Khalid Sheikh Mohammed Interrogation: What It Took

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Who interrogated Khalid Sheikh Mohammed? What did it take to get him to confess and was he telling the truth?

In March 2013, Khalid Sheikh Mohammed was captured and brought to the CIA for questioning. His interrogation was commissioned to James Mitchell and Bruce Jesson, who were tasked to extract information from him regarding the upcoming attacks on the US.

Keep reading for more about the interrogation of Khalid Sheikh Mohammed.

The Interrogation

In March 2003, CIA interrogators James Mitchell and Bruce Jesson were brought into a CIA black site to deal with a high-value, highly difficult prisoner, Khalid Sheikh Mohammed. KSM was a senior official in the terrorist group Al Qaeda and was expected to have information regarding upcoming terrorist attacks on the United States. KSM had proven to be a very difficult prisoner—two CIA interrogators had tried and failed to extract information from him. So Mitchell and Jesson were called in to question KSM because of their expertise in “high stakes” interrogation practices known as “enhanced techniques.” 

The CIA asked Mitchell and Jesson, both trained in the SERE program, to define the most definitively effective methods of enhanced interrogation. Mitchell and Jesson listed: 

  • Walling: The interrogator bangs the prisoner’s head against a special wall to create a loud noise and a sense of total confusion. 
  • Sleep deprivation: Prisoners were made to stand for hours or even days. 
  • Waterboarding: The prisoner is placed on a gurney at a 45-degree angle, with his head below his feet and a cloth covering his face. The interrogator pours water into the prisoner’s mouth at intervals up to ten seconds, to create the effect of drowning. Waterboarding was the last resort in an enhanced interrogation. Their mission was to get the prisoner to comply—to volunteer useful information. 

Khalid Sheikh Mohammed’s Confession

From their first meeting with Khalid Sheikh Mohammed, Mitchell and Jesson knew that it would require every enhanced technique in their arsenal to get him to talk. They could tell he was hard-core because he wasn’t even affected by waterboarding—he was able to resist the one technique that was almost 100% effective on other prisoners. Beside that, Khalid Sheikh Mohammed realized that he was in prison for the rest of his life so he didn’t have much to gain by complying. 

Khalid Sheikh Mohammed’s interrogation lasted for three full weeks. Then one day, KSM suddenly stopped resisting. On March 10, 2007, KSM issued a public confession after being in captivity for four years.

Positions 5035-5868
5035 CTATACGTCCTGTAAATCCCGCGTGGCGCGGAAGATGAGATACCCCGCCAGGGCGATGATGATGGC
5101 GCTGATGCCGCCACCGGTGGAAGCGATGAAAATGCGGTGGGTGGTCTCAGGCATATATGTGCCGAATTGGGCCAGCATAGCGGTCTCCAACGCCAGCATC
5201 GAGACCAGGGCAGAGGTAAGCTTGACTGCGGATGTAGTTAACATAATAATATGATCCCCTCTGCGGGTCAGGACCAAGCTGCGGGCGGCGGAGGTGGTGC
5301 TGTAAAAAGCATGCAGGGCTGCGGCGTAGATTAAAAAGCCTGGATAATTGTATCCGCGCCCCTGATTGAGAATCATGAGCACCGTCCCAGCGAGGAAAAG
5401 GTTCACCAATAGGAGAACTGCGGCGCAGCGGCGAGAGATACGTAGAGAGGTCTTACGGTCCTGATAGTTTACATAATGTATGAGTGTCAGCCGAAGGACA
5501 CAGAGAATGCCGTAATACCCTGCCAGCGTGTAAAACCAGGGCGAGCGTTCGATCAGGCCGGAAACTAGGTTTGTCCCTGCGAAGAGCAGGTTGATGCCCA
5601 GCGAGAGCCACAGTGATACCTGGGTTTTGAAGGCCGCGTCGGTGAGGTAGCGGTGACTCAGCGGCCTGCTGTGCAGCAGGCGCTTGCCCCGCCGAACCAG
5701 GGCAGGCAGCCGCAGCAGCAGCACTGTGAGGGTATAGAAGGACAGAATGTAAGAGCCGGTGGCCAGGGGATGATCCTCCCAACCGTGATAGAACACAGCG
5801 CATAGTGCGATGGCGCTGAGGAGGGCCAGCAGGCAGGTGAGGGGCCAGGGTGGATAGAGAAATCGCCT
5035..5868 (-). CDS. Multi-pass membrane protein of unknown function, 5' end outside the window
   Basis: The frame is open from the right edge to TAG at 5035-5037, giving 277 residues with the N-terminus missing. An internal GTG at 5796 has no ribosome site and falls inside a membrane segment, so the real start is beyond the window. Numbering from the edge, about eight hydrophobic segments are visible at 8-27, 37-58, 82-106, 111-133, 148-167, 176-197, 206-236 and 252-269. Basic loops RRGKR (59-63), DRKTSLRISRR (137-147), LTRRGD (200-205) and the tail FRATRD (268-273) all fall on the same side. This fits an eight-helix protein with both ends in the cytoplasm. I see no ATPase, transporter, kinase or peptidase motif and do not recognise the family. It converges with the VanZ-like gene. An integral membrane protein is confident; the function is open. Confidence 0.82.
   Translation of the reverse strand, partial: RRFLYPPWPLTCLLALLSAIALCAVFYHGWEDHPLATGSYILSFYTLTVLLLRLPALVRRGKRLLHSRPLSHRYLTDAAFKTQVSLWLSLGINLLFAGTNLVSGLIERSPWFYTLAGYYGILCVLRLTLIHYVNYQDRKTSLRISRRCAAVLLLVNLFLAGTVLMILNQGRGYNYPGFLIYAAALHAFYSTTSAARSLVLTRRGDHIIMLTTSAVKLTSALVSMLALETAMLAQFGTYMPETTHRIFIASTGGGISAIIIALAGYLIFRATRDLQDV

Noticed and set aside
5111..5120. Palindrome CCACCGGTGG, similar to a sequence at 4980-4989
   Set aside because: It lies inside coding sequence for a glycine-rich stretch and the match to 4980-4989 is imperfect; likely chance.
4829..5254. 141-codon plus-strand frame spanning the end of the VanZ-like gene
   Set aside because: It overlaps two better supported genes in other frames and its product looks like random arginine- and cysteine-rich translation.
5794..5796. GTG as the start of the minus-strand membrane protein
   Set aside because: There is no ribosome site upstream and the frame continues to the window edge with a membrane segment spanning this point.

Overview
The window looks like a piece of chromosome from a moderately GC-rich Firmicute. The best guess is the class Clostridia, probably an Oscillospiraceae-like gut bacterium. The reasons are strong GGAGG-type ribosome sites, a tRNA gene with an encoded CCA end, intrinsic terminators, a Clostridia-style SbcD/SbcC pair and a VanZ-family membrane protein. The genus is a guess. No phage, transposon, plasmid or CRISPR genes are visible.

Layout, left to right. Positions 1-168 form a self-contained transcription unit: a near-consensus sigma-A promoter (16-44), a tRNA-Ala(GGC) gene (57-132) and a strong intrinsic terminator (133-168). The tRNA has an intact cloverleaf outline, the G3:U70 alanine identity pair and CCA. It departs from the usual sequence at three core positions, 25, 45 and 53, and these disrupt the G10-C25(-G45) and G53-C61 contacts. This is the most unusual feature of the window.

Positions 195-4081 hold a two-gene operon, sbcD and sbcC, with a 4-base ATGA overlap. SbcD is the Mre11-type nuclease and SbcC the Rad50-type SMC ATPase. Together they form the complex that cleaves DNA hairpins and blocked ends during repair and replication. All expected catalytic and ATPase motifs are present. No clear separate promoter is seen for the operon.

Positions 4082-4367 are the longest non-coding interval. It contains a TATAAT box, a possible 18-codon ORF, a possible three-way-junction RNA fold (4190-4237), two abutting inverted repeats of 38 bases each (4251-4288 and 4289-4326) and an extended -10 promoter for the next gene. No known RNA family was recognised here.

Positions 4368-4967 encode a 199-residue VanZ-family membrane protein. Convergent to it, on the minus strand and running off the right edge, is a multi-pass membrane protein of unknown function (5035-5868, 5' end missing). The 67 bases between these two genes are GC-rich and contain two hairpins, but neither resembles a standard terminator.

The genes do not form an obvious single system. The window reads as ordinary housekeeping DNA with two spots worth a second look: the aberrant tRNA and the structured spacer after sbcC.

Speaking through a “personal representative,” Khalid Sheikh Mohammed admitted to single-handedly planning, organizing, and executing the 9/11 attacks on America. He also took (at least partial) responsibility for 31 other Al Qaeda operations and attempted operations. The disturbingly detailed confession was considered a big victory for Mitchell, Jesson, and the CIA. 

Was Khalid Sheikh Mohammed Telling the Truth?

KSM’s sudden and complete cooperation raises a question: Was KSM telling the truth? 

Think of it this way:

  • KSM had been under traumatic stress for four years. His memories could have suffered and his information could be unreliable.
  • Mitchell and Jesson had deprived KSM of sleep for days at a time, which could result in structural changes to the brain’s functions. 
  • KSM could have confessed as a means of getting Mitchell and Jesson to stop their harsh interrogation practices, like waterboarding and walling. 
  • KSM knew he would never be released. The only thing he had left was his legacy. He could have made his confession as a way to take credit for everything he possibly could. 

Despite all of these critical doubts, no one questioned Khalid Sheikh Mohammed’s interrogation or challenged his confession. Why? Because with the threat of war on the horizon, it was essential to try and achieve peace with the enemy. 

Mitchell and Jesson were in a difficult position. They needed Khalid Sheikh Mohammed to give them any information he had about any possible upcoming terrorist activity. But the more they interrogated KSM, the less trustworthy his information became. The quality of the interaction was diminished every time they attempted to get him to talk. 

Khalid Sheikh Mohammed Interrogation: What It Took

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  • Why we don't understand strangers
  • How to talk to strangers in a cautious way so you don't get fooled
  • How Hitler deceived so many world leaders

Darya Sinusoid

Darya’s love for reading started with fantasy novels (The LOTR trilogy is still her all-time-favorite). Growing up, however, she found herself transitioning to non-fiction, psychological, and self-help books. She has a degree in Psychology and a deep passion for the subject. She likes reading research-informed books that distill the workings of the human brain/mind/consciousness and thinking of ways to apply the insights to her own life. Some of her favorites include Thinking, Fast and Slow, How We Decide, and The Wisdom of the Enneagram.

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